It's then that Bryce lunges at Beatrice and hits her on the arm. Or on the back. Or on the leg. Or on the head.

Multiple things are happening here at once; the physics of sibling actions and reactions. One moment they're playing cooperatively and all friendly like, which thankfully is most of the moments to date, but then the next moment they're antagonizing each other, going at each other's throats. The oldest can goad her younger sister to spark confrontation and then the youngest is much more physical in her response. 

Strike and retaliation and counter-strike. Again, not unusual for siblings. With positive discipline and  Kidpower in play, we approach as follows:
  • First we sportscast: "It looks like you have trouble solving your problem and you need help."
  • Then we encourage them to set clear boundaries without painful retaliation: "Beatrice, you were experimenting with your power but were being unsafe with your words. And Bryce, good job setting your boundary, but make sure to use your trash can and just throw those words away without hitting back."
  • Then we encourage them to play something else: "It looks like you both aren't playing the same game so maybe you should both do something different."
  • Then lastly: "Can you check in with each other please?"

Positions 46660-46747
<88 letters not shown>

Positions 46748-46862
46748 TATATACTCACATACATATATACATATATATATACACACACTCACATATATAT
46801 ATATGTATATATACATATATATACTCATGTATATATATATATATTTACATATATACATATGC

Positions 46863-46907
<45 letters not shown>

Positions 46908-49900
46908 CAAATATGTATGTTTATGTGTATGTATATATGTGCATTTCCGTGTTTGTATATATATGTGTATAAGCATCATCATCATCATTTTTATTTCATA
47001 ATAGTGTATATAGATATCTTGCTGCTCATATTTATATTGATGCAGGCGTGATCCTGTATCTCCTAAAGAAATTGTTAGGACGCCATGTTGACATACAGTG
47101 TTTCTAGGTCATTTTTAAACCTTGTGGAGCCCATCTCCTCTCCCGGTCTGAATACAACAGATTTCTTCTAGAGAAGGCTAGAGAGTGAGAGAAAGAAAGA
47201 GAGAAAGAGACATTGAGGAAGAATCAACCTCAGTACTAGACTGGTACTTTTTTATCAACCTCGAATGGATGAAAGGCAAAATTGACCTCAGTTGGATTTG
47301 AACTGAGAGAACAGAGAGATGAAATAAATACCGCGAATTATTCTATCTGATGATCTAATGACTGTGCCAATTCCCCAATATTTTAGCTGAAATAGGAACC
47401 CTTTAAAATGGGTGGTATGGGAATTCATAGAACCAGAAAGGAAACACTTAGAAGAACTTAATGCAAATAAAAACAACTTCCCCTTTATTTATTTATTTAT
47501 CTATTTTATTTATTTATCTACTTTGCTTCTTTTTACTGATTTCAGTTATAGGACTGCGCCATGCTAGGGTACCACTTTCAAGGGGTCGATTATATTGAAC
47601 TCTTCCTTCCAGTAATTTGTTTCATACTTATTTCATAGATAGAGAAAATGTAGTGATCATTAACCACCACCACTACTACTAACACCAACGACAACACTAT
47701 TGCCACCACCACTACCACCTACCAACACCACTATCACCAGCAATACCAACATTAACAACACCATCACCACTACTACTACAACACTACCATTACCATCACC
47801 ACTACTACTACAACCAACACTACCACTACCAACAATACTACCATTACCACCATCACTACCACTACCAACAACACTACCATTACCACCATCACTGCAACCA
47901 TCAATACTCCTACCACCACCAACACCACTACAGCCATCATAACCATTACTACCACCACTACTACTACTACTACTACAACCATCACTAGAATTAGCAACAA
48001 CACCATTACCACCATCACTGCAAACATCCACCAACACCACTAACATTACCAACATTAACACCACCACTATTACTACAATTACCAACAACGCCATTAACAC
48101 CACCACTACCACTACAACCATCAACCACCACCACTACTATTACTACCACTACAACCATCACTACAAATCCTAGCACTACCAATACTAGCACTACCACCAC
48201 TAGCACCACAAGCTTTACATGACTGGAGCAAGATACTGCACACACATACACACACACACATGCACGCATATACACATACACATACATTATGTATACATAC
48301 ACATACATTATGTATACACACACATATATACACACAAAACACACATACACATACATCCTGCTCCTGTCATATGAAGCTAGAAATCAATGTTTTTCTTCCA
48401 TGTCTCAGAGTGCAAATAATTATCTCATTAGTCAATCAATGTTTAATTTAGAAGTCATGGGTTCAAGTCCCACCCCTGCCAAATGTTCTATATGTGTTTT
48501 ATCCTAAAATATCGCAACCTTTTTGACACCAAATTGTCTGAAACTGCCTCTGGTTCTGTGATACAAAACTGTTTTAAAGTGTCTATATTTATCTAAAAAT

That last part helps them expand their empathy by ensuring each other are okay both physically and emotionally. 

"Are you okay, Beatrice?"

"Yes. Are you okay, Bryce?"

"Yes."

"I'm sorry."

"Me too."

I know what you're thinking: That's nice, but sometimes you gotta be firmer than that. That's where I still gravitate sometimes; it's tough to rise above canceling out a negative with an even stronger negative.

But even I've come a long way from my childhood and I know how it works. I see how it works. The Mama sees how it works and helps to teach us all. And yet, we do have to be firmer sometimes when the girls are way out of bounds. We get mad and yell. We're human. It happens.

When it happens in the confines of home we can learn and grow from it and use our trash cans and throw all that crap away.

Except when it comes from outside the home and that crap is online. When it arises from simply being different and being made fun of, or for making a mistake that you end up paying for over and over and over again.

When "you're an idiot" becomes a painful brand inflicted continuously by legions of cyberbullies and haters. And it's even worse when you're a woman. I read a recent rare interview via The Guardian with Monica Lewinsky, the woman who had an affair with then President Bill Clinton back in the late 1990's. Of course I'm not condoning the what happened between them, and when I imagine it being one of my daughters, I'm sure one of my first thoughts would be you're an idiot.

But then we'd be there for her to help her work through it all and to help her heal and move on. That's no easy trick today considering how much abuse individuals much less iconic than Monica have to put up with online. From the fallout and abuse she still receives today, from both men and women, she's now a respected and perceptive anti-bullying advocate. In fact, she helps out many different organizations including Bystander Revolution, a site that offers video advice on what to do if you’re afraid to go to school, or if you’re a victim of cyberbullying.